What is vaginal thrush?
Thrush is usually caused by a yeast fungal infection (called candida) in the vagina, causing characteristic itching and a white discharge. It is very common, and a large proportion of women will have at least one episode of thrush within their lifetime.
Episodes of thrush can be precipitated by:
Use of antibiotics
Hormonal changes such as pregnancy or HRT
Perfumed vaginal products or vaginal deodorants
Having a weakened immune system (such as caused by uncontrolled HIV or chemotherapy)
Thrush is not considered a sexually transmitted infection - although it can be passed between couples during sex.
Symptoms of thrush?
White, creamy discharge (often described as ‘cottage-cheese’ like)
Soreness and redness around the vagina
Soreness or stinging when passing urine or having sex
How to treat thrush?
Thrush is treated with antifungal medication. This is applied as a cream twice a day to the genital region and can be bought over-the-counter from pharmacies. The most common preparation contains the active ingredient clotrimazole. Pessaries (a tablet inserted into the vagina) containing clotrimazole are also very effective, and can be used in conjunction with a cream.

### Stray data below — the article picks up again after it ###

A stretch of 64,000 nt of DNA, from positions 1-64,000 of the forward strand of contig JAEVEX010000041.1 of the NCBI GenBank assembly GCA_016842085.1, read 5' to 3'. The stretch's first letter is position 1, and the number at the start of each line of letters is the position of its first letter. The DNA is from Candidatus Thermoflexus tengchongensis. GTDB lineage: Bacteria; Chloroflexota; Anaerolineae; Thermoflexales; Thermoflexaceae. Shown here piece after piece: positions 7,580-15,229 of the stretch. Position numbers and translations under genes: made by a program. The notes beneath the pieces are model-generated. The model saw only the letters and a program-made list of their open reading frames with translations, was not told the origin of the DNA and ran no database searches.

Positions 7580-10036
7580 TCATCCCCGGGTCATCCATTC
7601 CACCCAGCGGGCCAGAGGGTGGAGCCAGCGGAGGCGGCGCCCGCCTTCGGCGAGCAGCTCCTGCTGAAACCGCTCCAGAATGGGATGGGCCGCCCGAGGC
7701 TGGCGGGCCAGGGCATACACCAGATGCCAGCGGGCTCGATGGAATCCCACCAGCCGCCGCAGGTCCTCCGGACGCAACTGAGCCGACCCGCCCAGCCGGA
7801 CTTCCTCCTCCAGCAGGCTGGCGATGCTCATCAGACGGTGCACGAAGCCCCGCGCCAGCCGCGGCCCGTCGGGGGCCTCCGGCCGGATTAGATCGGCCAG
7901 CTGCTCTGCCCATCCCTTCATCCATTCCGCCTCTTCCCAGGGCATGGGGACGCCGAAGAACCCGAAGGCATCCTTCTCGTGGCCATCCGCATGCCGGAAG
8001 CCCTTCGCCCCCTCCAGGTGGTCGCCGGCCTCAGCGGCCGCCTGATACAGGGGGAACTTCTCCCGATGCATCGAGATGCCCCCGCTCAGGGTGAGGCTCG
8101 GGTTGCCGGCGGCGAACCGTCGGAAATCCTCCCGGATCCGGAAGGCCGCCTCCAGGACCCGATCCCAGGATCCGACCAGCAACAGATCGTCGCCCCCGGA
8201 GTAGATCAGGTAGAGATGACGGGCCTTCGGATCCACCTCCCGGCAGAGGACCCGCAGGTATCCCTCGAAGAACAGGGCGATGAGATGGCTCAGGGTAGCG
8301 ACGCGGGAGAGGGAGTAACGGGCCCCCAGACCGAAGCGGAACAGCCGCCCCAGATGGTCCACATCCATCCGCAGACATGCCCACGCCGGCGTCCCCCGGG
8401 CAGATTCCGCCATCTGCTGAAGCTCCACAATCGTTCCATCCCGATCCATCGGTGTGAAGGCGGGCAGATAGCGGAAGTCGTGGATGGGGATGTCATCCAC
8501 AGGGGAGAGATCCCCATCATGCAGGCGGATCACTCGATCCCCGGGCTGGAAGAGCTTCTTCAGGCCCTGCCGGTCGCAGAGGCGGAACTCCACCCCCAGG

It is best to avoid sexual intercourse while treating a thrush infection, as the yeast can pass to a partner who may not exhibit symptoms, but who can then pass it back causing re-infection when sexual intercourse resumes.
If the infection fails to fully resolve with topical treatments, some women may require a prescription of a one-off dose of an oral antifungal agent. This can be prescribed by a GP, or obtained from some pharmacies.
Women suffering repeated episodes of thrush may find it helpful to:
Use water and an emollient, rather than soap, to wash
Wear cotton underwear (and avoid synthetic materials such as nylon)
Avoid any vaginal perfumed products
Avoid tights, tight trousers or underwear
Avoid vaginal douching (cleaning the inside of the vagina with water)
Some women also find probiotics useful in helping to prevent thrush infections.
If thrush continues to be recurrent despite the above measures, then a GP can prescribed longer courses of antifungal medication - sometimes up to 6 months of treatment may be required.
When to see a GP?
If you have a new vaginal discharge and are not sure whether it is thrush of not
If you have recurrent episodes of vaginal thrush
If you are pregnant
If you have diabetes
If you have a weakened immune system
- Reviewed by:
- Dr Rhianna McClymont, Lead GP at Livi